Elegy to the Spanish Republic XXXIV by Robert Motherwell. 1953-1954. Dedalus Foundation.

Robert Motherwell, one of the youngest members of the New York school born in 1915, also relied heavily on philosophical debates for his approach to art. Motherwell’s work explored the human psyche, reflecting profound engagement with existentialism, struggle and the subconscious.

Motherwell’s paintings often featured bold, gestural strokes and somber color palettes, while his collages filled with exuberant colors and patterns reflected the tumult and violence of the 1940s and post-war period. Reflecting on his early collages, Motherwell said, “It was here that I found... my ‘identity.’”

Influenced by his background in philosophy and his exposure to Surrealism, Motherwell's art was imbued with a sense of intellectual rigor and emotional resonance. Central to his oeuvre was his “Elegies to the Spanish Republic” series, which he completed from 1948 to 1967 and spanned 108 paintings.

These works, which he considered a “lamentation or a funeral song” after the Spanish Civil War, are characterized by their stark black-and-white forms and were a poignant meditation on mourning and the human condition. The psychological dimension of his work set him apart, making him a key figure in the movement who bridged the gap between abstract form and profound emotional content.

Quick Guide to Expressionist Painters You Should Know:

  • Edvard Munch (1863–1944) - Known for his iconic painting "The Scream," Munch explored themes of existential angst and human emotion.
  • Egon Schiele (1890–1918) - An Austrian painter famous for his raw, erotic, and emotionally intense works, often featuring distorted figures.
  • Wassily Kandinsky (1866–1944) - A pioneer of abstract art, Kandinsky’s work is characterized by vibrant colors and geometric shapes. He sought to convey spiritual and emotional experiences, most notably the body’s auditory response to music, through his art.
  • Ernst Ludwig Kirchner (1880–1938) - A founding member of the Die Brücke group, Kirchner's work is known for its vivid colors and dynamic compositions.
  • Franz Marc (1880–1916) - A key figure in the Der Blaue Reiter group, Marc is renowned for his depictions of animals in natural settings, using bright, symbolic colors.
  • Emil Nolde (1867–1956) - Nolde's works are known for their expressive brushwork and bold use of color, often depicting religious and fantastical themes.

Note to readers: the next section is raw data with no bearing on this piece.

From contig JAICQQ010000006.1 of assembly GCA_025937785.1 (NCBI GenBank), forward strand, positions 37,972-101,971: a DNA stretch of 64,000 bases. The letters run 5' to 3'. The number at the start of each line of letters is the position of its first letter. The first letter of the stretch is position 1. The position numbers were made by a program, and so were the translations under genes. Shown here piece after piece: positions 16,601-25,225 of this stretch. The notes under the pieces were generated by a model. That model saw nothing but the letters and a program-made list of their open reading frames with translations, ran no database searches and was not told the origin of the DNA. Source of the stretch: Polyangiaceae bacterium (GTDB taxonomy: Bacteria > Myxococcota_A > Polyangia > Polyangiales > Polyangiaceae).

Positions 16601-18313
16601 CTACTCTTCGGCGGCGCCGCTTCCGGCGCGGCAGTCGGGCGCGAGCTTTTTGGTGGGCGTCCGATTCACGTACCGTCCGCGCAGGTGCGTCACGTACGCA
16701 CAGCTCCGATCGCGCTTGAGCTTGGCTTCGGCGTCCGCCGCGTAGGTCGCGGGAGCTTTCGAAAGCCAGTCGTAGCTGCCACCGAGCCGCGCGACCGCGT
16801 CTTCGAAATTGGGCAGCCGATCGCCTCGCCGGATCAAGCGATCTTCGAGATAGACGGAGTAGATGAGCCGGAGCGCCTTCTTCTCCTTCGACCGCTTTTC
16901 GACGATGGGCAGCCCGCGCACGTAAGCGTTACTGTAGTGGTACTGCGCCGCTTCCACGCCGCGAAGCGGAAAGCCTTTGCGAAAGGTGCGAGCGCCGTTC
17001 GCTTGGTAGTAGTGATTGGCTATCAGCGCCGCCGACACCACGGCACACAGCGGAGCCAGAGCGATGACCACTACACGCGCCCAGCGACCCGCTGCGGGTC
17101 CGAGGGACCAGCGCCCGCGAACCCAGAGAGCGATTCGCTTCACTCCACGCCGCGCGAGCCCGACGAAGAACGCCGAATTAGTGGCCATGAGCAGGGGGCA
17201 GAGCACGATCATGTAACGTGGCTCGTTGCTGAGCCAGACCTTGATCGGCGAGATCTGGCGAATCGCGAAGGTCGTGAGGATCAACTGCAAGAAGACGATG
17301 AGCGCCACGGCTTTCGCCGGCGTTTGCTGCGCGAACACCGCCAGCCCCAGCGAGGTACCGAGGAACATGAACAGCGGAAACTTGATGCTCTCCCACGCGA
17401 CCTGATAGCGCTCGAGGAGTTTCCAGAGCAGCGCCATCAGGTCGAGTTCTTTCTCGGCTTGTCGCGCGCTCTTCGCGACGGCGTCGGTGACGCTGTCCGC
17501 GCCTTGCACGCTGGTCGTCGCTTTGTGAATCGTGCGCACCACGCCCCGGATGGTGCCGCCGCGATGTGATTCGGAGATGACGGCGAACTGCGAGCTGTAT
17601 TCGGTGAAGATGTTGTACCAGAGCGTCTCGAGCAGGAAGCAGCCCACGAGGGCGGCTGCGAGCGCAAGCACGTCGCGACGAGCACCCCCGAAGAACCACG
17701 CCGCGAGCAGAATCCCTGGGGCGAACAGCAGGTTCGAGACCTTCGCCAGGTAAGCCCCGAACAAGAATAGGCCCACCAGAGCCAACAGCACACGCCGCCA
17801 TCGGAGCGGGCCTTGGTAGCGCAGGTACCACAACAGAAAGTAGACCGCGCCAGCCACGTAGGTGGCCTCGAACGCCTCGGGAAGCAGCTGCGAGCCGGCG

• Oskar Kokoschka (1886–1980) - His portraits and landscapes are marked by their intense emotionality and bold, expressionistic style.
  • Karl Schmidt-Rottluff (1884–1976) - Another member of the Die Brücke group, Schmidt-Rottluff's work features strong colors and simplified forms.
  • Max Beckmann (1884–1950) - Known for his dramatic, often dark compositions, Beckmann's work spans both the expressionist and new objectivity movements.
  • Paul Klee (1879–1940) - Although his style is varied, Klee's work often includes expressionist elements, characterized by playful lines and vivid colors.

Legacy and Continuing Influence

Untitled Spin Painting by Damien Hirst. 2010. Household gloss on canvas. M.S. Rau.
Untitled Spin Painting by Damien Hirst. 2010. Household gloss on canvas. M.S. Rau.

Each of the artists discussed above, as well as countless other members of the abstract expressionist movement, can be found in art museums across the globe. Despite the decades that have passed since the peak of the movement, the large-scale and frenetic energy of the works continues to reverberate, with modern audiences still grappling with the severity of the human condition.

The emphasis on automatism, or creating artwork without any conscious intention, in Abstract Expression is reflected in the work of contemporary artists like Jean-Michel Basquiat and George Condo. Condo’s early work “American Cancer” from 1981 demonstrates his mastery of vibrant expressionism. The acrylic on canvas has a saturated color palette and feverish brushwork that captures the sensation of American life as he knew it, all evident in this electric composition.

There are recognizable references to the American flag and map, urban architecture and the traditional female nude, but Condo purposefully obscures a logical narrative to instead evoke the dizzying experience of the American metropolis. His merging of abstraction with figurative elements creates a powerful and unique visual language.

American Cancer by George Condo. 1981. Acrylic on canvas. M.S. Rau.
  American Cancer by George Condo. 1981. Acrylic on canvas. M.S. Rau.

The cultural love for Expressionist paintings is steadfast. The philosophical meaning imbued in Expressionist art allows for a continued reinterpretation, including its impact on subsequent art movements and relevance to contemporary art practices. Through exhibitions, publications and academic discourses, scholars continue the conversation of Abstract Expressionism alive, ensuring its significance remains prominent in the canon of art history. Explore our collection of modern art and dive in!